James House (singer)

From Wikipedia the free encyclopedia

James House
Birth nameJames Andrew House
Born (1955-03-22) March 22, 1955 (age 69)[1]
OriginSacramento, California, U.S.
Instrument(s)Vocals, acoustic guitar
Years active1983–present
LabelsAtlantic Records, MCA, Epic, Friday, Dream On

James Andrew House (born March 22, 1955) is an American country music artist. Originally a member of a group called the House Band, he recorded a solo rock album in 1983 on Atlantic Records before he began his country music career in 1989 on MCA Records, recording two albums for that label. He later penned singles for Diamond Rio and Dwight Yoakam, before finding another record deal on Epic Records in 1994. That year, he charted two Top 40 singles on the Billboard country chart, including the Top 10 hit "This Is Me Missing You".


James House's musical career began in a band called the House Band, which was signed first to Warner Bros. Records and later to Atlantic Records.[2] In addition, House served as vocal coach for Dustin Hoffman on the movie Ishtar.[2] In 1983, House recorded a rock album for Atlantic.[3]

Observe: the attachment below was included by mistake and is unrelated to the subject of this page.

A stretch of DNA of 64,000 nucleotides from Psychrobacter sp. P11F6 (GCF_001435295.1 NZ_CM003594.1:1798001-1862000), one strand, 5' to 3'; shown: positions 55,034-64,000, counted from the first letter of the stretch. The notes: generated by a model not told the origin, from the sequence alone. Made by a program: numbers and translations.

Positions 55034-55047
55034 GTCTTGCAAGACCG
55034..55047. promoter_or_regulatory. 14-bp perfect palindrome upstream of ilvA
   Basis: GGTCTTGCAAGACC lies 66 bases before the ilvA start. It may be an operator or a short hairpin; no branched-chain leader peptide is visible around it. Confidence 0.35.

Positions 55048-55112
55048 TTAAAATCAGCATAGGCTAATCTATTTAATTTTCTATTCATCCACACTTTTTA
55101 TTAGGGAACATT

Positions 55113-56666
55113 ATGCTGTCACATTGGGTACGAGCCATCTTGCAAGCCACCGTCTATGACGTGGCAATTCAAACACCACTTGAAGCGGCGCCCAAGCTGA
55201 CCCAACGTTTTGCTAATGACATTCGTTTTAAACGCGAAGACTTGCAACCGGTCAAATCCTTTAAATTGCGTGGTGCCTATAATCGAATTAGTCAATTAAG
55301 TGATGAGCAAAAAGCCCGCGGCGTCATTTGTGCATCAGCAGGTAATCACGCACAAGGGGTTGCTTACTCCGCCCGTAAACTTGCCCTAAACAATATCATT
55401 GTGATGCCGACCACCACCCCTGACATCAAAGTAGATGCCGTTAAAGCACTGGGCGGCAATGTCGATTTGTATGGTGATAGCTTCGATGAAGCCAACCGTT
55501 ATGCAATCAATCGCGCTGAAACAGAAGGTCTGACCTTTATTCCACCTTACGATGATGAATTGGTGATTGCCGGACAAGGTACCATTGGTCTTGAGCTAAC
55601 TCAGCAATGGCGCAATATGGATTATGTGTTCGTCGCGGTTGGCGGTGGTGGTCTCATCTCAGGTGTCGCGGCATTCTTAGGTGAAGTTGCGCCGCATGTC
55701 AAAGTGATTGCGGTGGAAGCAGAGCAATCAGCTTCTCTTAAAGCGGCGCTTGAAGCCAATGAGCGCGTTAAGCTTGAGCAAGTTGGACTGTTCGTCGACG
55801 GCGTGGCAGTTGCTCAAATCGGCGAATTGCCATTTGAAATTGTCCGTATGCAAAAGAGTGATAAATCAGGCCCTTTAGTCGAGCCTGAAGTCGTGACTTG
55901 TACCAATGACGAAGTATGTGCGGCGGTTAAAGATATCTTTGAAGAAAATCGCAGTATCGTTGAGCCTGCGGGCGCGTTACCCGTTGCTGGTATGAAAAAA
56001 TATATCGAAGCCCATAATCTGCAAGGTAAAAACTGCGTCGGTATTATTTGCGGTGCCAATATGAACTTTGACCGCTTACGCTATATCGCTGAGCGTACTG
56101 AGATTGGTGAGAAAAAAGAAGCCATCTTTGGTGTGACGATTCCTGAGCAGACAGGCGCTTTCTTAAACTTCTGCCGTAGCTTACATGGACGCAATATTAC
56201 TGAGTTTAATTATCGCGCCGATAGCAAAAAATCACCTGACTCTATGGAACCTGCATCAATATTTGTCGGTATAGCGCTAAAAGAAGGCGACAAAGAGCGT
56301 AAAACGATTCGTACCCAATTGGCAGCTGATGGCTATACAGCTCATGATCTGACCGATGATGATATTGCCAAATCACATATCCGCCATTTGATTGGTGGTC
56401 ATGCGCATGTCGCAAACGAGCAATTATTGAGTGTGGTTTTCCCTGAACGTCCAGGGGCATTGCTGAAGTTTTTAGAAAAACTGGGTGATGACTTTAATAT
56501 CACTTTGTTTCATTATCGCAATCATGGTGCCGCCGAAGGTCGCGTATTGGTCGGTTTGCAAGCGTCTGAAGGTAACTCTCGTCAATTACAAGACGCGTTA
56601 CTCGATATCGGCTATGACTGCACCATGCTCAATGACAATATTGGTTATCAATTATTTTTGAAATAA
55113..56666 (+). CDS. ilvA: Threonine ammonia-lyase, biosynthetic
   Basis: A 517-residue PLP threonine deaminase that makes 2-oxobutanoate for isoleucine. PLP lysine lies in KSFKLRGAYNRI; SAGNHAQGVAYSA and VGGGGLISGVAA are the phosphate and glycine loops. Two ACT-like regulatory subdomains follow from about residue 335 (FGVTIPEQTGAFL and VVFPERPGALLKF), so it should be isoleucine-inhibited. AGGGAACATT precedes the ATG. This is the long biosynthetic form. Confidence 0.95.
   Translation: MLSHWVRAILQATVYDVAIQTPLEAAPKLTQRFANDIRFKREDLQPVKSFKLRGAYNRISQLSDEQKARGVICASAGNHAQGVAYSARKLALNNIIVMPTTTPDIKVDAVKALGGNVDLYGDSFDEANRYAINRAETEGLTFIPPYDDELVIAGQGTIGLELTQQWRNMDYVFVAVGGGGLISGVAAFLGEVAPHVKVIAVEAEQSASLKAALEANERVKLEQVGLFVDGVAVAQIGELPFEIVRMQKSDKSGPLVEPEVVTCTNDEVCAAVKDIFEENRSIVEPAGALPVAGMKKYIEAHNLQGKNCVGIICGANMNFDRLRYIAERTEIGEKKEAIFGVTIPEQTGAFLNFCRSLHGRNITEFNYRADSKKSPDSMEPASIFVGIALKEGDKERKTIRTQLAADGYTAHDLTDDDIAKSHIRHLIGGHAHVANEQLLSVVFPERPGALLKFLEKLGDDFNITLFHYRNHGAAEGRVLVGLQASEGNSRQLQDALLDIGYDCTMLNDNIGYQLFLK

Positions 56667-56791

House later moved to Nashville and signed as a solo artist on MCA Nashville in 1989. On that label, he recorded two albums: James House and Hard Times for an Honest Man. The former accounted for "Don't Quit Me Now", a number 25 on the country charts, while the latter produced no Top 40 hits. House wrote seven of the ten songs on his first album.[4]

In 1990, House was slated to be a nominee for the Academy of Country Music Award for New Male Artist of the Year, but he didn't make the final three.[5]

After exiting MCA, he co-wrote "Ain't That Lonely Yet" for Dwight Yoakam and "In a Week or Two" by Diamond Rio, both of which peaked at number 2 on the Hot Country Singles & Tracks chart in the early 1990s. By 1994, House had signed to Epic Records. His first album for that label, Days Gone By, was released that year, producing his highest-charting single in the top 10 "This Is Me Missing You". The album's title track, while not a single, was featured in the soundtrack for the movie The Cowboy Way.[6] In addition, the album featured collaborations with Raul Malo, Trisha Yearwood and Nikki Nelson.